Wednesday, March 2, 2011

The Beverly on Church Avenue

The next time you’re walking from the subway on Church Avenue, make sure to make a left into the "T-Mobile Store".

Take out that two dollars you have in your pocket, and hand it to the lady in the ticket booth on the side where that guy sells all the hats
and gloves.

She will probably not smile and give you a small "Admit One" ticket. You will then walk up the long entranceway that leads inside the Beverly and immediately start to smell stale popcorn. But not to worry, because you see them popping it in the machine on the other side of the heavy wooden doors.

As you open the door to the go inside, a young man will be standing there to take your ticket. You hand it to him and he rips it in two, one half goes into a wooden box, the other you put in your pocket.

Hey, how about some fresh popcorn and a Coke? You walk up to the concession stand and immediately notice a roach under the glass, walking upside down. You pass on the popcorn and opt for "Snow Caps" instead. You hand the woman a dollar and wait for your change, you think for a second about telling her you saw a roach.

But hey, this is the Beverly and Church Avenue isn't exactly Madison. So you just walk away and up the ramp that leads to the main theater. And there it is again, no matter how many times you've been to the Beverly the chandelier that’s bigger than a house is just beautiful as ever, hanging from the ceiling. It must have over a thousand lights, and hundreds and hundreds of crystals. It simply gleams like a star in the darkness, even though it's covered with dust.

The 70's have not been good to the Beverly and you wonder what that place was like when your Mom was young. Did the screen still have that giant stain on it? Was the floor always sticky? were the seats always torn?. Suddenly the lights dim to black, the screen awakens and the movie starts.

You just sit there staring at that big magnificent chandelier, its crystals still sparkling in the darkness, and you can't help but imagine a Beverly that you never knew, a long, long time ago.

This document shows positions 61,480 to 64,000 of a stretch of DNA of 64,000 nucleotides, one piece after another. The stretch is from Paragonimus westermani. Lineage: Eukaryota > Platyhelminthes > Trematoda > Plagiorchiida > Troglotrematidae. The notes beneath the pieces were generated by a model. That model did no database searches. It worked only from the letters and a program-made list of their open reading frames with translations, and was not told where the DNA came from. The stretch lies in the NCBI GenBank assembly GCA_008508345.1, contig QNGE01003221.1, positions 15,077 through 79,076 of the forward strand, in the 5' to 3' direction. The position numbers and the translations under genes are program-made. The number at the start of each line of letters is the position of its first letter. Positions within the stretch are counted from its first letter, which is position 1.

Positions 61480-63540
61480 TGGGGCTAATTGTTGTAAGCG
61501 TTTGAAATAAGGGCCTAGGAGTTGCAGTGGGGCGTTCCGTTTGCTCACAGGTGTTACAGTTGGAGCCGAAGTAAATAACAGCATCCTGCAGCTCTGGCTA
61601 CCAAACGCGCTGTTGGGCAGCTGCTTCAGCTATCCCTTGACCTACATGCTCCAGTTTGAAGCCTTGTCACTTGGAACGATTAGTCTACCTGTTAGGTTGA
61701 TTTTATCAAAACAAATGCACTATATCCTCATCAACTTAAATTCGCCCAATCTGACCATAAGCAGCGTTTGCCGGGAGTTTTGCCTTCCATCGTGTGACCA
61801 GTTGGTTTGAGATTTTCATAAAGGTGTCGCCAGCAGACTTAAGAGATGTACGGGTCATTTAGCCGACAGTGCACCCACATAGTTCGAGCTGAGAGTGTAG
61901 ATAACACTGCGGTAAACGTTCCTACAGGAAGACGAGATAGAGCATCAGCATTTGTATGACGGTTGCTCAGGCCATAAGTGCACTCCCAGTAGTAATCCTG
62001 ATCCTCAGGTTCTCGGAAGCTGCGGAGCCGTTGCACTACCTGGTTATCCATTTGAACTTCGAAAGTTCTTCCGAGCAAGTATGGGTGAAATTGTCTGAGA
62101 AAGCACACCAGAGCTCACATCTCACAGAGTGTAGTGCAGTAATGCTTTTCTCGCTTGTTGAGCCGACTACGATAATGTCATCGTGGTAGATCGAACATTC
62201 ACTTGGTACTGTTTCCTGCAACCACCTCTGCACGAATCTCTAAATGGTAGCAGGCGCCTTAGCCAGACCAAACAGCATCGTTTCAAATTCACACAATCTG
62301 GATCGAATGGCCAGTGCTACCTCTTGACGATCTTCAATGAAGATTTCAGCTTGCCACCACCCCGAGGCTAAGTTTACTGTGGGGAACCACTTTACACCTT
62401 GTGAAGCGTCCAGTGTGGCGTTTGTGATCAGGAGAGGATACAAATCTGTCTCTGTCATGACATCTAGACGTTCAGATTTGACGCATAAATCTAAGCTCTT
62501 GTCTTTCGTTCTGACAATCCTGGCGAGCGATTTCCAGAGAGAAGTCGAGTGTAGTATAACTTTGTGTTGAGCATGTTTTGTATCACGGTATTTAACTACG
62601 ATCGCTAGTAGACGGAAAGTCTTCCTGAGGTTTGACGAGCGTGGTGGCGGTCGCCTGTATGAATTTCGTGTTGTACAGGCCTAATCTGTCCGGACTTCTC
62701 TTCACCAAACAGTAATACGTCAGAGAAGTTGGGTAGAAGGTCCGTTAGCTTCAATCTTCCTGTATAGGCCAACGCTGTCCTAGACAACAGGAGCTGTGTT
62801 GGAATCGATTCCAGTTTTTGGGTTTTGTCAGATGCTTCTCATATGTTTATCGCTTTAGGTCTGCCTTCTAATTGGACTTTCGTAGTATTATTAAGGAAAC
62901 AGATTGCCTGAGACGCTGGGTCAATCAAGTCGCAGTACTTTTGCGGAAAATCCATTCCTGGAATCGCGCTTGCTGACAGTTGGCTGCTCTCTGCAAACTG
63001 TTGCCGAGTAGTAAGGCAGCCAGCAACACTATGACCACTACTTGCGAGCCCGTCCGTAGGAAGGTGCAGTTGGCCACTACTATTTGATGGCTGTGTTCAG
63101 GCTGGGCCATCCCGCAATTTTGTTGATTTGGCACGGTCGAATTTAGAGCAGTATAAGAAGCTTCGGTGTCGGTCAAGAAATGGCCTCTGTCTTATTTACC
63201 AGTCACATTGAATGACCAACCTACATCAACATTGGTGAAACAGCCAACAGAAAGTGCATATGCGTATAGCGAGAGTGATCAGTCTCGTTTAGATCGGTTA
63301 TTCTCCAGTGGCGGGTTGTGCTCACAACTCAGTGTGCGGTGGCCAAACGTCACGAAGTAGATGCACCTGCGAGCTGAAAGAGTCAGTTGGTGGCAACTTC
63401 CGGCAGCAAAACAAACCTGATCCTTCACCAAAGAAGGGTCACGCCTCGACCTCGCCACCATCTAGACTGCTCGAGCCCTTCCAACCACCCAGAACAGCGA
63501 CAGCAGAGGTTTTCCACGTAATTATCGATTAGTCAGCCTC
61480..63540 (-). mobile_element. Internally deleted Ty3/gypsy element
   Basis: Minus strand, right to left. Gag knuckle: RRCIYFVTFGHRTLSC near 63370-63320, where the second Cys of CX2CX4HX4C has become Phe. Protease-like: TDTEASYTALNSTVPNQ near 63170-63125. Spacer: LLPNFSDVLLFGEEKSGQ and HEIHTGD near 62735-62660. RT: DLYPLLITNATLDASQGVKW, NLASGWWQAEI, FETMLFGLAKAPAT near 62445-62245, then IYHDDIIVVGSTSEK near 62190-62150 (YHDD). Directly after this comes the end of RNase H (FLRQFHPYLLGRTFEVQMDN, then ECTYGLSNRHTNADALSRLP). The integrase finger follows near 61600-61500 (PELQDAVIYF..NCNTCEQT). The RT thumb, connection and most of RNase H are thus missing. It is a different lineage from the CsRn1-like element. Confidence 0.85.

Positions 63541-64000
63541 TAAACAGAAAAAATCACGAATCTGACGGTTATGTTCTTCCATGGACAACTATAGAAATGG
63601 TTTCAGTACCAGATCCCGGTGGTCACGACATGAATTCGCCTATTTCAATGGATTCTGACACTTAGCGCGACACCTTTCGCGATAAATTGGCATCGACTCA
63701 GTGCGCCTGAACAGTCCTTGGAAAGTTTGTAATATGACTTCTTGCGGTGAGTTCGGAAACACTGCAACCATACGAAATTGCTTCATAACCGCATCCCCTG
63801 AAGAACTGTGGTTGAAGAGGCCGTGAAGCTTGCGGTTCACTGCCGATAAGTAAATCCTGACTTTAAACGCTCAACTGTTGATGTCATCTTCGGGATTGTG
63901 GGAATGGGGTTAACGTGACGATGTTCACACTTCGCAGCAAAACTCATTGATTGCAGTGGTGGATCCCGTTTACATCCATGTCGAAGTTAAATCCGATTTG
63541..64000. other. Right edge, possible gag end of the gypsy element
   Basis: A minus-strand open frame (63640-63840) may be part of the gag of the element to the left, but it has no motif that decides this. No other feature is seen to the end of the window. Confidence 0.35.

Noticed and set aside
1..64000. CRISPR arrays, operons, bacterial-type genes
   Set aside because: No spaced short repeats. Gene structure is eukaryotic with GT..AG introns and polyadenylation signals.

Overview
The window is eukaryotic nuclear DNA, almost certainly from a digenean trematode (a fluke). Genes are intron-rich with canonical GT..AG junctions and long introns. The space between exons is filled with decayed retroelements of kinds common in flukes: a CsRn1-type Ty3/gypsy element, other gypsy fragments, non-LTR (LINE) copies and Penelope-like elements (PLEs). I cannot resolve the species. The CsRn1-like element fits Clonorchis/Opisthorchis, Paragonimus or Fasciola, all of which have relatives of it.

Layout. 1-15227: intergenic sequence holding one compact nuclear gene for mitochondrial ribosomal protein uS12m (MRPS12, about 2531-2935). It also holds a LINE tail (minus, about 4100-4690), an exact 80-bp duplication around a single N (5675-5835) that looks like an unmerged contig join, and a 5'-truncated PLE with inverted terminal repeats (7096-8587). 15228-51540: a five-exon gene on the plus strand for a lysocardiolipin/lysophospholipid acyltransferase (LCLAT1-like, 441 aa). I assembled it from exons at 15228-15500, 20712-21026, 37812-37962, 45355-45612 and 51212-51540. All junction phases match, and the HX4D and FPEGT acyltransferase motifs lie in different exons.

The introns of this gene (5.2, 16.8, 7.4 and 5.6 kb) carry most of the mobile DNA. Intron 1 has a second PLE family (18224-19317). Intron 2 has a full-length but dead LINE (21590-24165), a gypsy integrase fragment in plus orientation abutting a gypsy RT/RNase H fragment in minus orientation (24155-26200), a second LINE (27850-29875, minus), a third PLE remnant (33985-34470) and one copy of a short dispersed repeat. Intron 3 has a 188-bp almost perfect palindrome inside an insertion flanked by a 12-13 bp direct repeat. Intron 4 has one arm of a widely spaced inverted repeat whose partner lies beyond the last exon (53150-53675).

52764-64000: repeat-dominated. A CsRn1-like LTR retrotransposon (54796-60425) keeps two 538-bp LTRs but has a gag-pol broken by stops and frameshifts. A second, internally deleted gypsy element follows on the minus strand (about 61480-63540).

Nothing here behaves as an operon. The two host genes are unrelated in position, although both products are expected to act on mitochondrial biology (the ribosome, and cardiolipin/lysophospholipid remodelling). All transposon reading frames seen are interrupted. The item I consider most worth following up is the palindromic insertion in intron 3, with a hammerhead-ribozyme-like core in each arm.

Ron Lopez


Elliot James said...

I spent many, many hours in the Beverly from 69 to 72 even though at the time I was living near Brighton and took the subway to Church Ave to get there. I remember in 1972 sitting one night through two showings of Duck You Sucker, directed by Sergio Leone. There's a lot of great historical info about the Beverly on

Diane Hochman said...

Hey Ron...

I just came across your blog the other day when fooling around in PS 179 group on facebook.

I grew up at 550 east Fourth Street up till 1979 when my family moved upstate. My grandparents had lived in 552 probably since the 40s or before so my family had a long legacy there. (The Kahns)

Your blog has brought back so many memories.

Where is your house?

Do you live the next block down across Cortelyou (sp) Road?

Trying to figure that out :)

Thanks for sharing all these things.

I miss Brooklyn and to know the neighborhood is still there makes me smile.

I loved going the The Beverly and felt SO grownup when I was allowed to go on my own.

I can smell the pop corn and see the roach in my mind!

And oh yeah..the chandelier too!